Foreign Bank Tracker 2022 | Revealing capital flow trends into Australia

3 minute read + PDF download  26.07.2022 John Elias, Michael Lawson

Now in its seventh year, our report explores the capital flow trends into Australia via foreign banks. Informed by statistics from APRA and our experience with global and domestic clients, we look at the current state of the market and offer predictions about future investment into Australia.

Despite another year of great disruption, our 2022 Foreign Bank Tracker shows foreign banks continuing to expand their Australian presence. The foreign banks reported better than expected growth over the past year, particularly when taking into consideration two years of uncertainty due to COVID-19 restrictions and related challenges.

Investment from Asia remained stable but with little growth due largely to flat growth in China. However, there was some from European markets and high growth from North America. Primary resources in Australia are strong, stable and always attractive – and we expect that to continue. This is evidenced by the foreign banks' continued investment in Australia’s agribusiness sector, complemented by confidence in the commercial property and renewable energy sectors.

Find out more about foreign bank activity and capital flow trends in Australia.

Total resident assets held by foreign banks in Australia

European banks have the most resident assets of foreign banks, followed by Asian banks and North American banks.

Over the past year, North American banks in Australia have been the fastest growing of banks from the three different regions.

Three trends in foreign banks

Border restrictions keeping new foreign bank entrants down

There were limited new approvals for ADI licences during 2021. The closed Australian border would have further limited the opening of foreign banks. The only foreign entrant was Barclays Bank, re-obtaining its foreign authorised deposit taking (banking) licence in Australia on 20 December 2021.

Consolidation set to shake up 2022’s figures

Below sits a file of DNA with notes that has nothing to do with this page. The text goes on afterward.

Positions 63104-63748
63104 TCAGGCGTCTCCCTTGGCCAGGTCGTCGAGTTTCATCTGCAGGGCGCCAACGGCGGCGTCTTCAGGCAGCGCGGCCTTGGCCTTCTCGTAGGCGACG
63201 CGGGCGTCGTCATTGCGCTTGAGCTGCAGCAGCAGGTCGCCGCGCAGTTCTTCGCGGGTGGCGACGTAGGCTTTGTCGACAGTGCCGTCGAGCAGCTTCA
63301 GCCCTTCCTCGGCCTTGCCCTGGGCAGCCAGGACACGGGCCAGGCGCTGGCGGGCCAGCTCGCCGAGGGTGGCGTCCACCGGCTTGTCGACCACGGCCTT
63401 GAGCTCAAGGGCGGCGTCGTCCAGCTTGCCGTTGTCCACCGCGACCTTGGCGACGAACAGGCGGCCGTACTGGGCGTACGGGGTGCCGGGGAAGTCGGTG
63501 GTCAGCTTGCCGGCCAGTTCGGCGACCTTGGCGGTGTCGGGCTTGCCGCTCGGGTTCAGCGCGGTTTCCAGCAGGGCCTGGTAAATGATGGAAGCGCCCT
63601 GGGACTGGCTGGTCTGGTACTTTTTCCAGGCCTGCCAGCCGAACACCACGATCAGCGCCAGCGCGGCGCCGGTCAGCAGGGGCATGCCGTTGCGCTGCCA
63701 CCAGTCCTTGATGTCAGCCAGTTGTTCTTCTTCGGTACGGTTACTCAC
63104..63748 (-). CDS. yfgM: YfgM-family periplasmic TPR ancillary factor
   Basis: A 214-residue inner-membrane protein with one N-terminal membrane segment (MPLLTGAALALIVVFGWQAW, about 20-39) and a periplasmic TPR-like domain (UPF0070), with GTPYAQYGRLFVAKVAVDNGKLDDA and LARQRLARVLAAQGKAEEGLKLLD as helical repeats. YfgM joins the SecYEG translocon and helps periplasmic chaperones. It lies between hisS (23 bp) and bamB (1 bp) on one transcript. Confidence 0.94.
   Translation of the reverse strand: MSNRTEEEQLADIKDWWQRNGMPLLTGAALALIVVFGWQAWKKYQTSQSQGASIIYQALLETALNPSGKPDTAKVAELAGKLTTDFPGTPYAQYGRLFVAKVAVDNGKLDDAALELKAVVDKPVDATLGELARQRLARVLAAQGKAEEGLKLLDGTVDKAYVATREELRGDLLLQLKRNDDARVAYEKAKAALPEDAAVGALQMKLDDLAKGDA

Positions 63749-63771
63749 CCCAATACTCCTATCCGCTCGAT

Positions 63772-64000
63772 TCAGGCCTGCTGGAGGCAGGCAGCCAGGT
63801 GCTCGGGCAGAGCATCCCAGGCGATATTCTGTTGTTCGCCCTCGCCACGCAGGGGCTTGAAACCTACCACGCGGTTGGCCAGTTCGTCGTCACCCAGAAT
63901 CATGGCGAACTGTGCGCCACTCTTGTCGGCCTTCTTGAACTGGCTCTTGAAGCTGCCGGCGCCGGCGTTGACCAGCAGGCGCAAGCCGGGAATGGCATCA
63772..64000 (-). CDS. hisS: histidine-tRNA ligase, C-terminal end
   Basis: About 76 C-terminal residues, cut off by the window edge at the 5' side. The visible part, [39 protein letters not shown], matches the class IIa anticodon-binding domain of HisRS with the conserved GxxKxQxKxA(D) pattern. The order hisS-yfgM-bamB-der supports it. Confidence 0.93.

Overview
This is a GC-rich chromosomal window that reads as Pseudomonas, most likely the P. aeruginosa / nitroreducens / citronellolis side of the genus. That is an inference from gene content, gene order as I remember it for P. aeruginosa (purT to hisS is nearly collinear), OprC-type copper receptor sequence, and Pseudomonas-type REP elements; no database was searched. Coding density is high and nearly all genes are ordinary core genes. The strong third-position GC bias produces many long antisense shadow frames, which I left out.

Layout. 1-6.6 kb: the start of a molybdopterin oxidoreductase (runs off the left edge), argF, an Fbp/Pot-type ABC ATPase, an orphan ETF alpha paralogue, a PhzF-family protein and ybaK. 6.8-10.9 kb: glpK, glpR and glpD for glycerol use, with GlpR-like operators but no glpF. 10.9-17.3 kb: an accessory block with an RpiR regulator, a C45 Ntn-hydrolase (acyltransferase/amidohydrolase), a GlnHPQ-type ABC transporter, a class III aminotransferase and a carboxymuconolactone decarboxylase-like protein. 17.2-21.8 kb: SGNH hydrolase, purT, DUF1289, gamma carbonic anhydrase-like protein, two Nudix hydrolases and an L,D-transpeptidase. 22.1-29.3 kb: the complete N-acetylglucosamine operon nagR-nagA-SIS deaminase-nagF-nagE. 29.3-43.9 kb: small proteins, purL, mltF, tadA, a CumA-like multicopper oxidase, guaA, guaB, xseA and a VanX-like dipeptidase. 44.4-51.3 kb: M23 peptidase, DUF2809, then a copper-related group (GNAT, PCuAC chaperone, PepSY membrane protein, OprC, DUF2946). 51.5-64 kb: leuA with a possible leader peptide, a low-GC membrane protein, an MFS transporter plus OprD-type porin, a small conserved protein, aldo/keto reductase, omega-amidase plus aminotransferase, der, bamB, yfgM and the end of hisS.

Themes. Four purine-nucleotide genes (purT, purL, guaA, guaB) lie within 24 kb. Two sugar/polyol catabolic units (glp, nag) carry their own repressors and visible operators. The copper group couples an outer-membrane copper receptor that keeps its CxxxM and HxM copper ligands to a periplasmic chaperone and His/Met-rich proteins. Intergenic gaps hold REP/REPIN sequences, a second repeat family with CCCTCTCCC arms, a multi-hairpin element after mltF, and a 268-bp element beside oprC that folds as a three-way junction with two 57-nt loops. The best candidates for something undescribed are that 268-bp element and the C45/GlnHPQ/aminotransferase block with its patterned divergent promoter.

The sale of Citi’s Australian retail assets to National Australia Bank will shake up the foreign bank figures for the year ahead. Citigroup Pty Ltd, which holds these retail assets (discrete from the local branch of Citibank NA), was the eighth largest foreign bank in the country by net resident assets at 31 December 2021. It represented 3.8% of the foreign bank resident assets in Australia; having fallen from 4% over the year. Despite this pullback by Citi, US banks expanded strongly in Australia during 2021, with JP Morgan more than doubling its resident assets in Australia, and Bank of America increasing its resident assets by around a third.

Fintechs enter the market – as a potential forerunner to local banking operations

Block’s acquisition of Afterpay was the largest successful public M&A transaction in Australian history. Afterpay had already established a strong consumer setup and payments technology service prior to its acquisition by Block, which offered payment apps including Square, Cash App, Spiral and TIDAL. Furthermore, prior to the merger with Afterpay, Australia was Square’s second largest market after the US.

The data we explored in this report around foreign bank activity and capital flows paints a far more positive picture than many would have anticipated. There are challenges – regulatory hurdles including FIRB and ACCC requirements and managing multiple state jurisdictions, for example. Inflationary pressures will also have an impact as interest rates go up. However, the story of foreign bank investment in Australia remains positive.

Find out more about the state of foreign banks in Australia.